Kathleen Hoy Foley
From a very tender age I took my mother extremely seriously when she threatened to slash her wrists, stick her head in the oven, or issued equally horrifying hints, alerts and menacing vows to kill herself. My mother’s frequent clarion calls for rescue repeatedly sent me scurrying to her side in a sweaty, driven panic to save her life--I always arrived just in the nick of time. The suicidal pronouncements that froze my heart and induced such primitive panic began long before I learned to tie my shoes. And not until arthritis turned shoe tying into a fumbling workout did an ominous truth click into place: my now-elderly mother was still a drowning woman refusing rescue from the dark, swelling vortex of her suicidal depression. And I was still her faithful prisoner drowning right alongside her.
Reality rose like a bitter sun: I could not prevent my mother’s death wishes. No amount of devotion, support, or tough love had or ever would ease her self-loathing. I was never going to be able to stop my mother from destroying herself. In truth, only she had that power.
Killing oneself is a profoundly personal deed with tentacles snaking far back into the deadened, muzzled silence that refuses to give up its secrets easily, even to its victim. My mother’s wrist bore the thick, angry scars of a serious suicide attempt. The threat of her impending death was a daily echo in my life reverberating outward from the hidden chamber of her emotional agony. She had no intellectual or cultural access to her own why, therefore, no effective means for resolution or healing. She endured the burden of emotional pain without protest or analysis, as if her hell was permanently chiseled into the stonework of her life.
As loved ones—as rescuers—we demand in-depth answers for acts of suicide. We ask why? Why? Why? But we are outsiders, barred from the secrets concealed in another’s soul making those profoundly mysterious, deeply individual reasons unavailable to us. The details of why will remain forever unobtainable to us. For we can never truly grasp or fully understand the gravity and force of another’s tormented pull toward self-destruction.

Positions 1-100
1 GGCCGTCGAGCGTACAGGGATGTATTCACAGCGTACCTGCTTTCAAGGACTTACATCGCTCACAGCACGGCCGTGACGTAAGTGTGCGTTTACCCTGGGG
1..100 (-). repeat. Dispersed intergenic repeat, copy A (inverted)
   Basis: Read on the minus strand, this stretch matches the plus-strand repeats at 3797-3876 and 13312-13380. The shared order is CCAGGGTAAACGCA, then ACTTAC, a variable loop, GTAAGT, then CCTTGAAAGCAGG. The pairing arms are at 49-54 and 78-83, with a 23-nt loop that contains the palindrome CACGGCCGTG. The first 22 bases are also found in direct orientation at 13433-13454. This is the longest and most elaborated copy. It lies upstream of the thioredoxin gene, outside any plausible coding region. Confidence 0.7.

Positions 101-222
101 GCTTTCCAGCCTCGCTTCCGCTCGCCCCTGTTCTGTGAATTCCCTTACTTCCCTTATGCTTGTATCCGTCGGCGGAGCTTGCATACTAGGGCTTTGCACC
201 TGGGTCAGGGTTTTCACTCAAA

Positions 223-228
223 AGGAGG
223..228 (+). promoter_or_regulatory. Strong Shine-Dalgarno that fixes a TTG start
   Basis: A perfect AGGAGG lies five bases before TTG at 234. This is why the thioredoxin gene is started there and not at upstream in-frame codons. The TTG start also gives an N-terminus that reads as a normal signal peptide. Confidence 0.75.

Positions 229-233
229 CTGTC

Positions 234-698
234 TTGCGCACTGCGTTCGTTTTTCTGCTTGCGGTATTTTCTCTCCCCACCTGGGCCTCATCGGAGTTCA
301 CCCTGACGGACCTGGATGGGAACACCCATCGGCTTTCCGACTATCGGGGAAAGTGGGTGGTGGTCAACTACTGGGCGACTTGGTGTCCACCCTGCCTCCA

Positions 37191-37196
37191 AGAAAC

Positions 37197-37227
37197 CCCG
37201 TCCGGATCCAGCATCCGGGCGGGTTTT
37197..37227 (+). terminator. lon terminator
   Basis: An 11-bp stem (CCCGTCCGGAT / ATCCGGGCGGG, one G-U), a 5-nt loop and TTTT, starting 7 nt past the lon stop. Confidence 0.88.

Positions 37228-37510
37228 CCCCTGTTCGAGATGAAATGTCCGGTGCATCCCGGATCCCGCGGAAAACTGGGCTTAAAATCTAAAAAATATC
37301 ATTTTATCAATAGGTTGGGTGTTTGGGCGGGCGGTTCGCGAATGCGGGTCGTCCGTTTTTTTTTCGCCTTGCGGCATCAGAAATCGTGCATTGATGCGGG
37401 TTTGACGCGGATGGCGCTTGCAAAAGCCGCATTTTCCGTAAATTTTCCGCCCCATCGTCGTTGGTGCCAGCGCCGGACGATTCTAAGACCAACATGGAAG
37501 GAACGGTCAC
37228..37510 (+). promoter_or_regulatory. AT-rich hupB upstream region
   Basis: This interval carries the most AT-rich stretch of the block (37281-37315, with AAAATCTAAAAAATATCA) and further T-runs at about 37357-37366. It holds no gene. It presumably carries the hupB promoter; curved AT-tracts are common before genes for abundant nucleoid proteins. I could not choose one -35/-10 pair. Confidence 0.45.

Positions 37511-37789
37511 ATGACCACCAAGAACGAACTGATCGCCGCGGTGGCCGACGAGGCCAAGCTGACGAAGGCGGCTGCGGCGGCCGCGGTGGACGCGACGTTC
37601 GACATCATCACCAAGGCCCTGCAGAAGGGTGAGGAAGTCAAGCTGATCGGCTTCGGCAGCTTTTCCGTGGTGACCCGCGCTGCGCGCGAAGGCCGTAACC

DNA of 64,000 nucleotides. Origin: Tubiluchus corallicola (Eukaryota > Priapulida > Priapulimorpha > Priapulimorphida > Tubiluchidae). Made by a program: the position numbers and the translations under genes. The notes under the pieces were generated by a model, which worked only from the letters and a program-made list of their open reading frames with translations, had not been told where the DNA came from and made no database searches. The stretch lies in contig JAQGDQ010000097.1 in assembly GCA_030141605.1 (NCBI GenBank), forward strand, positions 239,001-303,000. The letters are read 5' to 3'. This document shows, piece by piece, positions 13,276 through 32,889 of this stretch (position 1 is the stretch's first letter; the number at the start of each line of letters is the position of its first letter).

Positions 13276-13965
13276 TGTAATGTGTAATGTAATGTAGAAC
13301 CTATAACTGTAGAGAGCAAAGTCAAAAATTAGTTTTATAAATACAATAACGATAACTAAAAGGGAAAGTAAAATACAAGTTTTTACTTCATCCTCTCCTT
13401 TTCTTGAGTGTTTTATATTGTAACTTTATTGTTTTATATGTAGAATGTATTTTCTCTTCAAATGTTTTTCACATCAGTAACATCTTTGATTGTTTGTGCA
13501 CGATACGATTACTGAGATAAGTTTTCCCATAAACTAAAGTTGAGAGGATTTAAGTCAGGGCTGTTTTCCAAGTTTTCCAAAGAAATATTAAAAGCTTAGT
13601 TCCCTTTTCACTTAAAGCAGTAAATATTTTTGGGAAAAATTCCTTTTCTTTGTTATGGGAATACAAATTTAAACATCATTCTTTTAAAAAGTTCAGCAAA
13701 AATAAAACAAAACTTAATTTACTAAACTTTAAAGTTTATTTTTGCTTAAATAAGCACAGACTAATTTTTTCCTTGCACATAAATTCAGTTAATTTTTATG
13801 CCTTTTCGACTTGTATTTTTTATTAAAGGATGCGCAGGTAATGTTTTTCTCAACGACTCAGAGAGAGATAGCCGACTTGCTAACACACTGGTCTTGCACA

Still, our guilt and terror insist that we plan for the worst so we will know exactly what to do if…god forbid… We memorize lists of red flags and telltale signs. We cart around a directory of hot lines, mental health clinics, and phone numbers of anyone we might call in an emergency…god forbid. And should an energetic tsunami of dark emotions, insurmountable circumstances, and upsetting events coalesce at the wrong time and overpower our loved one and suicide becomes a reality, we grieve not only their death but our failure to prevent it. As if the ultimate power to prevent another’s death belongs to us.
So we badger ourselves for answers--what did I miss? What could I have done? We curse ourselves for not knowing the solution to our loved one’s emotional agony. We condemn ourselves for failing to see what our suicidal loved one so carefully hid. We blame ourselves for neglecting to see what we now know was right before our eyes. How could I have allowed someone I deeply cherish to fall into such despair? We torture ourselves because we believe we should have known. Over and over we criticize ourselves for what we did not know as if we are mind readers, body language experts, students of voice analysis, trained psychiatrists and skilled detectives all rolled into one. But we cannot be all those things—we are just regular people doing the best we can, loving the best way we know how.
In truth, we would do anything…anything in our power to prevent a loved one’s self-destruction. And that is just it…we would do anything. We would do anything…if we could. But we can’t. If we could, we would. If we could have, we would have. This is truth we must accept: we are powerless in the face of another’s determination.
In-depth answers are available to us, but not from our loved one. The difficult questions we would ask them are the same difficult questions we must ask ourselves. Within our truth lies the truth we seek from our loved one, because we are all connected to the universal truth. We all bear wounds and darkness. When we join forces with our courage and look deep within, when we generate the strength to uncover what cowers in our own dark—what keeps us from evolving fully into our light—we will have our answer. To understand the darkness in another, look for the darkness in yourself. You are powerless to heal anyone else. But you possess the power, the strength, and the ability to heal yourself. It takes work. It takes time. It takes focused determination.
Be among the healed. When you walk with the genuinely healed, you radiate powerful light from within. You become part of the universal energy of light, of healing. Light has the power to penetrate the tiniest fissure. Light has the power to lift, to illuminate.
You can align yourself with the light. You can be a light in the face of darkness. You can be a beacon of light and possibility for your loved one, even if your loved one is in spirit. This is what you have the power to do.
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